Motoneuron development in the Sox9-deficient spinal cord

With Sox9 expression in the common motoneuron/oligodendrocyte precursors of the pMN domain, we next analyzed the consequences of Sox9 ablation on motoneurons by immunohistochemistry with antibodies directed against the homeodomain transcription factor Hb9 and the LIM homeodomain transcription factors islet-1 and islet-2 (islet). Whereas the Hb9 antibody is specific to motoneurons, the islet antibody additionally labels interneurons of the dorsal spinal cord (Liem et al. 1997). The number of these D2 interneurons was highly similar between wild-type and Sox9-deficient spinal cords from 12.5 dpc to 16.5 dpc (region 1 in in3;3; data not shown).

Motoneuron numbers, on the other hand, exhibited a statistically significant 30% increase in the forelimb area of Sox9-deficient spinal cords at 12.5 dpc as judged by immunohistochemistry with both islet and Hb9 antibodies (region 2 in Fig. 7a,b,e,f,k). Instead of 136 islet-positive motoneurons per section in the wild-type, we observed on average 178 motoneurons in the Sox9-deficient spinal cord. The surplus of 42 motoneurons almost exactly matched the average number of oligodendrocyte progenitors missing in the Sox9-deficient spinal cord. In addition to those motoneurons that had already arrived at their final location in the ventral horn of the spinal cord (Fig. 7k, region 2), there were cells in a more medial position (Fig. 7k, region 3) that were also recognized by both islet and Hb9 antibodies (Fig. 7a,b,e,f) and found at the same dorsoventral position as the directly adjacent Olig2-positive cells (Fig. 7a,e). The number of these cells, which according to their marker gene expression are motoneurons, more than doubled in Sox9-deficient spinal cords, whereas ventral horn motoneurons were only increased by 15% relative to wild-type controls (Fig. 7k). The position of these medial motoneurons in the proximity of the pMN domain indicates that they might have been generated late and were still in the process of migration. Following BrdU injection at 12.0 dpc, a fraction of these Hb9/islet-positive cells closest to the pMN domain exhibited BrdU-labeled nuclei in Sox9-deficient spinal cords at 12.5 dpc, confirming their generation from actively proliferating cells during the last 12 h (Fig. 7g,h). In contrast, cells labeled simultaneously with BrdU and Hb9/islet were only very rarely observed in the wild type (Fig. 7c,d). Motoneuron increase in the Sox9-deficient spinal cord is therefore likely caused by an unusually late production of extra motoneurons in the ventricular zone of the pMN domain. Considering the simultaneous reduction in oligodendrocyte progenitors and our failure to detect any significant changes in the rates of proliferation and apoptosis (data not shown), the most plausible explanation of these findings is a replacement of oligodendrocyte progenitors by surplus motoneurons.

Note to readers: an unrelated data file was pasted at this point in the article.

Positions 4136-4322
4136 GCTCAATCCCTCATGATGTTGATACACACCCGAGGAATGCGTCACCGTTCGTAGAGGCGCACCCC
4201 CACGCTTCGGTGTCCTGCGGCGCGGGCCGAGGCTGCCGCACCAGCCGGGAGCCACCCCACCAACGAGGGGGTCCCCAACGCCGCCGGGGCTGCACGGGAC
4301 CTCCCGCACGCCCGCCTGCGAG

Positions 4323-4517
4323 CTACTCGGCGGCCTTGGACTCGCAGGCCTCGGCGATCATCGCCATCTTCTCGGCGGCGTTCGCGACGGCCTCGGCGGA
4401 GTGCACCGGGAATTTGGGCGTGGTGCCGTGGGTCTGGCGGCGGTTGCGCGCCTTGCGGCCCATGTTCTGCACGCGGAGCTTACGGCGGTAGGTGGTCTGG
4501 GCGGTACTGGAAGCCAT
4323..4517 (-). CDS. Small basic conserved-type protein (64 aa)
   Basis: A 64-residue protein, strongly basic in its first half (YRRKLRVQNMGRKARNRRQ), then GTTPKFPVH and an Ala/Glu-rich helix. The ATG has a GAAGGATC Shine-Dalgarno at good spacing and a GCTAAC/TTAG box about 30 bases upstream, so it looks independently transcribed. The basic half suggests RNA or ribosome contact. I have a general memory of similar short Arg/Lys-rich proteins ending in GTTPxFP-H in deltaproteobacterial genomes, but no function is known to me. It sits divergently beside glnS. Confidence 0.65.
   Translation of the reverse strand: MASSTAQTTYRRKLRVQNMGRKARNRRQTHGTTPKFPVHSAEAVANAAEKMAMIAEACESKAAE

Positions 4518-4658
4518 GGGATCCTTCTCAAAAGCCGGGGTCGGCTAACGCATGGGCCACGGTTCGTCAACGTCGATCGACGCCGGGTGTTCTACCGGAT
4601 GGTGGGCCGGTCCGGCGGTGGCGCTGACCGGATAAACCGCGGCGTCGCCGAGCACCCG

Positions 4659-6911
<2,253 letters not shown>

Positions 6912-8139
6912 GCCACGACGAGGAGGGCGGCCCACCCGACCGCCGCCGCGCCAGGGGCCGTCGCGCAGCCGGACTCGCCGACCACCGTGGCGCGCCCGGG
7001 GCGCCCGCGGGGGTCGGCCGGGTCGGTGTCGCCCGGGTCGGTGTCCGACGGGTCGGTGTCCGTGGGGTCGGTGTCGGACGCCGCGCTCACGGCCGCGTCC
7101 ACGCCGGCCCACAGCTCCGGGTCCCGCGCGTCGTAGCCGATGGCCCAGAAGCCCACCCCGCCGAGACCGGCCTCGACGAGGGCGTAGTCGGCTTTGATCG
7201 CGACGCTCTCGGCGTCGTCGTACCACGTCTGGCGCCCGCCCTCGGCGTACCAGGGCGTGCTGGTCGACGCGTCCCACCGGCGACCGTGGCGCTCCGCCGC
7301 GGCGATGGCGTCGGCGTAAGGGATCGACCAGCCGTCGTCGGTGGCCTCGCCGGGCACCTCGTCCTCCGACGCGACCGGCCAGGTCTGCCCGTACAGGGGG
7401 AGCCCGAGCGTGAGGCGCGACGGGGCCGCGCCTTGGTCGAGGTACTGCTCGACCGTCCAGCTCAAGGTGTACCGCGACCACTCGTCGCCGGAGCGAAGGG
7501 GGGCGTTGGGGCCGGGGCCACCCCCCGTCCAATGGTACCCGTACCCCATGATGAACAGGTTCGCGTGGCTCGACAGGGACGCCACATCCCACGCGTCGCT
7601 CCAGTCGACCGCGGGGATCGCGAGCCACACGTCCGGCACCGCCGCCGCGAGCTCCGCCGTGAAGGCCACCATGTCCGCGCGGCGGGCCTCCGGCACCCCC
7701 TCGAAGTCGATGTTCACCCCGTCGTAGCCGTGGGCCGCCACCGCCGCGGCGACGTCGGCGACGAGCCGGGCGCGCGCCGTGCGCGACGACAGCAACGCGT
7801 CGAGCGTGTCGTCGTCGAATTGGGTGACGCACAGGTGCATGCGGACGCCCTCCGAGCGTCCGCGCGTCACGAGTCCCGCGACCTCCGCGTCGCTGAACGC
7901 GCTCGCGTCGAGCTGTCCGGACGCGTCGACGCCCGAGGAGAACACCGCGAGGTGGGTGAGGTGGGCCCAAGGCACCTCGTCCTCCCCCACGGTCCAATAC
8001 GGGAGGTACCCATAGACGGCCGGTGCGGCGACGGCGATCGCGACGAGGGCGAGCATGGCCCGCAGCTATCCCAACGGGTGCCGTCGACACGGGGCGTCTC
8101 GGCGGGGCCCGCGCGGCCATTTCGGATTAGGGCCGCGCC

Figure 7.
Motoneuron development in embryonic Sox9-deficient spinal cords. Immunohistochemistry with antibodies directed against Islet-1/2 (a,c,e,g,i,j) and Hb9 (b,d,f,h; both in red) were performed on transverse sections from the forelimb region of the embryos, ...